Key Points from NCSL’s Policy Directive on Immigration Reform
- Border security and enforcement is critical. NCSL urges the federal government to fulfill its responsibilities with regard to border security, especially for personnel and improvements in technology and infrastructure.
- Immigration reform must address the fiscal impact on states. A critical component for NCSL support is State Impact Grants, a reliable, guaranteed funding source to ameliorate the costs states and localities bear in health, including public health, and education, including English language acquisition, to immigrant populations. Included in 2006 and 2007 immigration reform legislation by U.S. Senator Cornyn (R-TX) and then-Senator Clinton (D-NY), these grants are financed by a portion of the fees placed on immigrants applying for earned legalization. State impact grants must require state legislative appropriation, providing needed flexibility and accountability.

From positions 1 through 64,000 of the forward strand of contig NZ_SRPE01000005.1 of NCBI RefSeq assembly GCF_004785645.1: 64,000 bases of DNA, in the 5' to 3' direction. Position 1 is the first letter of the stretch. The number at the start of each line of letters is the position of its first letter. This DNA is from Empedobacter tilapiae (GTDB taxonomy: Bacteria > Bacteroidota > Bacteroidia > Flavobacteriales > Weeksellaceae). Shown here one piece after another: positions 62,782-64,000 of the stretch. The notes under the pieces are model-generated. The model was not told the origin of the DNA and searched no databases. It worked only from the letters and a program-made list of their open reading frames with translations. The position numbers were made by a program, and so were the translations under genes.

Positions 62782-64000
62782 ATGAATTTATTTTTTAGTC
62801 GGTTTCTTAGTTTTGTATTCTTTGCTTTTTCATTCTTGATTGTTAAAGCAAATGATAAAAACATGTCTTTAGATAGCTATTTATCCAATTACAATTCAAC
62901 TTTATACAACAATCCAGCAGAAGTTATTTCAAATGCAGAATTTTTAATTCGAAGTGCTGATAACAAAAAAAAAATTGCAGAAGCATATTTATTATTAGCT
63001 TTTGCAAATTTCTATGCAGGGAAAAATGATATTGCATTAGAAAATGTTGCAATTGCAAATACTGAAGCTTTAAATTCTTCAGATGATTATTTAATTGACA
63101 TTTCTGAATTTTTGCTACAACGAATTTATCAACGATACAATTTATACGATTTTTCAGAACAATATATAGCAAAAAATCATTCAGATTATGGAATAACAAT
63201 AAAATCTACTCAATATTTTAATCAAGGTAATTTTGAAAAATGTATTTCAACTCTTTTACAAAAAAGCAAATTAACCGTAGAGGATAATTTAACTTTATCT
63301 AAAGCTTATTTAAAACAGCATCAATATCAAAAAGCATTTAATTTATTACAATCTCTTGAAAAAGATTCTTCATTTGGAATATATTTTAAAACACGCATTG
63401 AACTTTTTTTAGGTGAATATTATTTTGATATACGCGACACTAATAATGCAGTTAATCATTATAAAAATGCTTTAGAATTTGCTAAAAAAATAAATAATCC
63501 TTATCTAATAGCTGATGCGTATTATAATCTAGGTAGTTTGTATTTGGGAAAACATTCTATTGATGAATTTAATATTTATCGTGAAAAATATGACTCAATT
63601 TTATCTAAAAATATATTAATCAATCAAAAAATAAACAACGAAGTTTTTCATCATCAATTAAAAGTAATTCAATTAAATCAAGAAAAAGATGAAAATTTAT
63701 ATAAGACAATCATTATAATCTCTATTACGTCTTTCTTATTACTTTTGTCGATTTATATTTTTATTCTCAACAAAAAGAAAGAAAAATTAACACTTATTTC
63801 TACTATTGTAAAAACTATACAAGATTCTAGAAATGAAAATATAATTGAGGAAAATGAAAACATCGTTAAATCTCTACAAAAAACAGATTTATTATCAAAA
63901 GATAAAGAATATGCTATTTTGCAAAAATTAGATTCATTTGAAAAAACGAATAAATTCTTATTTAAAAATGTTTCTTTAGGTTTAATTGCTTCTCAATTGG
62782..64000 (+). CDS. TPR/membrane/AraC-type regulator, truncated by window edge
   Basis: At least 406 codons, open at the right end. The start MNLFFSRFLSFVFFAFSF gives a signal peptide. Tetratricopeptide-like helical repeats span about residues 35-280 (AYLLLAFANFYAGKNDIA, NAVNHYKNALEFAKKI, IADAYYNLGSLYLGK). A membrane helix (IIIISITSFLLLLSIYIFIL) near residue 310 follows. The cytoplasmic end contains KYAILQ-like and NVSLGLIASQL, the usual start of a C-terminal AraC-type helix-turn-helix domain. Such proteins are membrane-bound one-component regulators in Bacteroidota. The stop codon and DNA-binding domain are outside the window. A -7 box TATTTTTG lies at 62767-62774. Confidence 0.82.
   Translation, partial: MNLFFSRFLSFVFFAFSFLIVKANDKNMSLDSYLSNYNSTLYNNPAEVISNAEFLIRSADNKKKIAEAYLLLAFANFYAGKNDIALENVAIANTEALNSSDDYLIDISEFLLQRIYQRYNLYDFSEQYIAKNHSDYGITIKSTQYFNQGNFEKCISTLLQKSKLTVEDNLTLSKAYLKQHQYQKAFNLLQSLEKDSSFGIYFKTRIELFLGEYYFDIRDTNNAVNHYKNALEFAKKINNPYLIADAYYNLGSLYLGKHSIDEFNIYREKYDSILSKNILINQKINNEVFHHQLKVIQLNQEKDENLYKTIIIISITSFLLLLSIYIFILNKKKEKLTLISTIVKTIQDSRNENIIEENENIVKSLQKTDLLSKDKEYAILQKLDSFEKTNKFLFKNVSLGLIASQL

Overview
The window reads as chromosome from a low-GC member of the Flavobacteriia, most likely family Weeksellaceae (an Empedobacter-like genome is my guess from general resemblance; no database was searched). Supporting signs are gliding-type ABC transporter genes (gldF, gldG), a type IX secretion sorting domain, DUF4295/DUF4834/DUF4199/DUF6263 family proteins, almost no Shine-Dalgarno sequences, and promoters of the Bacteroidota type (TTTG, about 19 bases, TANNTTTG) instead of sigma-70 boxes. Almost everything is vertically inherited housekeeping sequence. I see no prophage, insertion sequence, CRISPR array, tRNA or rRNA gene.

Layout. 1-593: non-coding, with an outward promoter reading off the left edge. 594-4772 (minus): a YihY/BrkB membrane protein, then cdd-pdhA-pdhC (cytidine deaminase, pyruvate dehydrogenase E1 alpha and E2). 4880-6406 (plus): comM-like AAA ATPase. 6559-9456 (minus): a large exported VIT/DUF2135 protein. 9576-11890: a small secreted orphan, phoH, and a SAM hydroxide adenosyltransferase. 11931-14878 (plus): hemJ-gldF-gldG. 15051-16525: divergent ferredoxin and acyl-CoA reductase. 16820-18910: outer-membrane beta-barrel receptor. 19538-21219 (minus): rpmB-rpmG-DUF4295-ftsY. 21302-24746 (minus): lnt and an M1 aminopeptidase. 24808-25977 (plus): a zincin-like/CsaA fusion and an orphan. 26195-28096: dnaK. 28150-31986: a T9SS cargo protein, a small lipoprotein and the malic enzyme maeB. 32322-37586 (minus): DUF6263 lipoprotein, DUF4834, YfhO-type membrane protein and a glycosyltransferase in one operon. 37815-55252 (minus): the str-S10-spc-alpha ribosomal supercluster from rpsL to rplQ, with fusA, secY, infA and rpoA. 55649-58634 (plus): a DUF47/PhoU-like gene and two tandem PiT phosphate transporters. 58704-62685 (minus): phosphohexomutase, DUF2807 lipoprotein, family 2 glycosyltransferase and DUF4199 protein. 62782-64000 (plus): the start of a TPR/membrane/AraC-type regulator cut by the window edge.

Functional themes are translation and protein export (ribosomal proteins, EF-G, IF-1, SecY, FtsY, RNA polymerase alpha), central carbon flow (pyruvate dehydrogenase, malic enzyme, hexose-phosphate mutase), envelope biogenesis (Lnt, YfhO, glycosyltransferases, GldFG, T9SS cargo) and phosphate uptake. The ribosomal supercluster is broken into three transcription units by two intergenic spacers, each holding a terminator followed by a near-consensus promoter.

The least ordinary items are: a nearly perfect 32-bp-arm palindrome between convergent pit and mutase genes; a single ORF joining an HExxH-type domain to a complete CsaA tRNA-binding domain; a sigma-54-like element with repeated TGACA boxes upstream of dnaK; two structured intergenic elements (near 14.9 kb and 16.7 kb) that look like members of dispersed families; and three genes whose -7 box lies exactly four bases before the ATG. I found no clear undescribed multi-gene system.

- Immigration reform legislation must contain full funding for the State Criminal Alien Assistance Program (SCAAP). The burden of incarcerating unauthorized immigrants who have committed crimes, been convicted and are serving their time in state and local jails should be fully borne by the federal government. SCAAP currently reimburses state governments for approximately 18 percent of the total costs incurred.
- Federal action must retain the existing federal authority and responsibility for enforcement of immigration law and must not preempt state law. The role of state and local law enforcement is limited to criminal, not civil, immigration laws.
- NCSL supports comprehensive immigration reform that includes a temporary worker program and the creation of an earned legalization program for illegal immigrants currently in the country. NCSL opposes amnesty. Earned legalization should include appropriate fines and penalties that are proportional to the violation.
Policy Directive Adopted August 2012
For further information, please contact the NCSL Immigration Program.